Ladies and gentlemen, it’s time to present an honor omitted from tonight’s 62nd Primetime Emmy Awards.
The award for the force that’s single-handedly altered the awards show viewing experience goes to … Twitter.
The social networking service, which asks users to submit their thoughts in 140 characters or less, couldn’t be here to accept the honor.
I’ve been appointed to recap Twitter’s milestones, however. Please excuse me if I exceed my 140 characters.
Never miss a local story.
Twitter meets Emmy
The service reigns supreme in the hip, neon MTV universe — where awards ceremonies have referenced Twitter posts related to the show.
The Emmys, often rooted in tradition and predictability, seem unlikely to rely on technology more progressive than what dominates ’60s era TV show “Mad Men.”
But Twitter will take the main stage — literally — when the show airs tonight on NBC.
Host Jimmy Fallon has requested that fans submit introductions via Twitter for some of the celebrities presenting at the ceremony.
When TV programs like “Glee,” “True Blood,” “Modern Family” and “Mad Men” vie for awards tonight, Fallon plans to read the best introductory tweets during the show.
He and his staff will choose tweets up to and during tonight’s Emmys, according to NBC’s website.
Can the strategy resuscitate the nondescript Emmys? Fans have mixed reactions.
Some say Fallon skirted the burden of his comedic hosting duties by putting a decent share of the responsibilities in viewers’ hands.
Others maintain the move reflects a TV entertainment climate that’s become more interactive — a pop culture world where the faces behind juvenile screen names have potential to secure sitcom pilots with a few good one-liners.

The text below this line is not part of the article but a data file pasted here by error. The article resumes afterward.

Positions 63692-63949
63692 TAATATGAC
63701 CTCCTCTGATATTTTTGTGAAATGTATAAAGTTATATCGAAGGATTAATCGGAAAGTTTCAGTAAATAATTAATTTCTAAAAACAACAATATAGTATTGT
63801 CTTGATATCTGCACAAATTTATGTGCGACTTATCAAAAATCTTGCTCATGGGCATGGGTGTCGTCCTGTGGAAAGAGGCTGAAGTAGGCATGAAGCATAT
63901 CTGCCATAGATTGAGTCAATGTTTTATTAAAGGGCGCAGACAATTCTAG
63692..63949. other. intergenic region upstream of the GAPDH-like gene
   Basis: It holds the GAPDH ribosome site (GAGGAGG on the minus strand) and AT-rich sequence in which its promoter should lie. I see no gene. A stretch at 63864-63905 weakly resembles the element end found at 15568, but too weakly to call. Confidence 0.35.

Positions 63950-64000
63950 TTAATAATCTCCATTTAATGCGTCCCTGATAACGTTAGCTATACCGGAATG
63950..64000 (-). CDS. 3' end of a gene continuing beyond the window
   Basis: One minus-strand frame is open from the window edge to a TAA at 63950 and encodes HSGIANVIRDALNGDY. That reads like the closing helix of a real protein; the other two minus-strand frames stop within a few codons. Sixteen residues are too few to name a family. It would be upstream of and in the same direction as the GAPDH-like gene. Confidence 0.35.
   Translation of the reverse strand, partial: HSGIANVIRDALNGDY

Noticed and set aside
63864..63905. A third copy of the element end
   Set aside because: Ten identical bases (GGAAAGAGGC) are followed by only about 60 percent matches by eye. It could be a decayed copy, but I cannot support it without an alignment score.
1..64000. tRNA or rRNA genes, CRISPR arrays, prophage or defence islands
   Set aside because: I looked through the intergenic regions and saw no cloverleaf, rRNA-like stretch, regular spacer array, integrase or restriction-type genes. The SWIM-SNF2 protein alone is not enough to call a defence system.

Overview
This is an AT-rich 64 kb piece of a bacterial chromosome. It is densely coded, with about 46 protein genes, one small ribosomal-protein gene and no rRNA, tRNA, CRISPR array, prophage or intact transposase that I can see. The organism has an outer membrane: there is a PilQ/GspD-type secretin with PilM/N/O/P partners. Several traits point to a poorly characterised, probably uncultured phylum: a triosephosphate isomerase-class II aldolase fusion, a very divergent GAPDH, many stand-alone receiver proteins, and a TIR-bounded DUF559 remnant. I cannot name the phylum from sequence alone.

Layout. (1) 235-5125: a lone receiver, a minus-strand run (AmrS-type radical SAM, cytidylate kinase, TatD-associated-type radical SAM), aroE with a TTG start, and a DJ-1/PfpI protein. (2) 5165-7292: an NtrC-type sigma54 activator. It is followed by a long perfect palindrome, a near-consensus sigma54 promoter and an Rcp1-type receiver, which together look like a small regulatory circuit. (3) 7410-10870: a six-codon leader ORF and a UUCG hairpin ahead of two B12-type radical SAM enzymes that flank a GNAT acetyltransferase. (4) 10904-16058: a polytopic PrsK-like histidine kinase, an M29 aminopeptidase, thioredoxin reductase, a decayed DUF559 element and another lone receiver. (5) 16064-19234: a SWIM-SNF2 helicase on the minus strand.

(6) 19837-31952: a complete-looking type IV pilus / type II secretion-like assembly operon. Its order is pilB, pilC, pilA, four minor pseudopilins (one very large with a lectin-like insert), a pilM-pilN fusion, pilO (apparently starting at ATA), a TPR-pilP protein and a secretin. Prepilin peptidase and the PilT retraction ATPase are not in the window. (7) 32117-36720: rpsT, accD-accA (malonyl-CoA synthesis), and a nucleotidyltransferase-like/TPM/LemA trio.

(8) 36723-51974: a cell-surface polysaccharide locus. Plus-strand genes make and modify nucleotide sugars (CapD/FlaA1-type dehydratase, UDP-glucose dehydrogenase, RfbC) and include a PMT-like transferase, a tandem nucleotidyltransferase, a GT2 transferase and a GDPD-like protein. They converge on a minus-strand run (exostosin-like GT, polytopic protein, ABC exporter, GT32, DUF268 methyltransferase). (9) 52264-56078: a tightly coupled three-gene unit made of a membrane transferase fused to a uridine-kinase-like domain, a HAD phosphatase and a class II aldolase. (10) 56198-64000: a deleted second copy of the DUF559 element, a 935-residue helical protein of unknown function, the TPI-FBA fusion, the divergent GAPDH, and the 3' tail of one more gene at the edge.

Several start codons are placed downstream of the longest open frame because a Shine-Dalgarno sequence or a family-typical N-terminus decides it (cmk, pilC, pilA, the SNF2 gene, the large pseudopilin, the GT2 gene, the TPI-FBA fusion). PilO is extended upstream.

New viewing experience
If hosts and presenters are integrating Twitter into the awards show experience, it’s largely because couch-bound fans have already done so.
Sure, chats and live-blogging offer a similar medium for viewer interaction during awards shows.
But tracking Twitter during a show like the Emmys is a distinctly different experience.
The 140-character limit means you’re more likely to find entertaining quips instead of limitless thoughts about an obscure celebrity’s dress.
Plus, the Twitter sphere seems to encompass a greater wealth of pop culture knowledge.
Can’t identify the celebrity looking disgusted in the audience tonight?
Type “Emmys” in the Twitter search bar and you’re bound to find an instant answer — or at least a good share of catty comments directed at the actress in question.
Why track Twitter during an awards show?
The habit is mainly for pop culture junkies, but it also allows aspiring Perez Hiltons to believe that with the right keywords, their one-liners could circulate around water coolers across the country.
At least that’s how things have worked in the past.
It’ll be interesting to see if tonight’s Twitter introductions spur an even greater level of fan control over how awards shows play out.
Who knows? Kanye West might interrupt another acceptance speech simply to fulfill the Twitter universe’s wishes.
As an at-home viewer, you might gain the power to alter the entertainment universe, change the comedic landscape and restore a sense of excitement to awards shows cursed with a bout of drabness.
Well, assuming you can do it all in 140 characters or less.
Sonya Sorich, reporter, can be reached at 706-571-8516.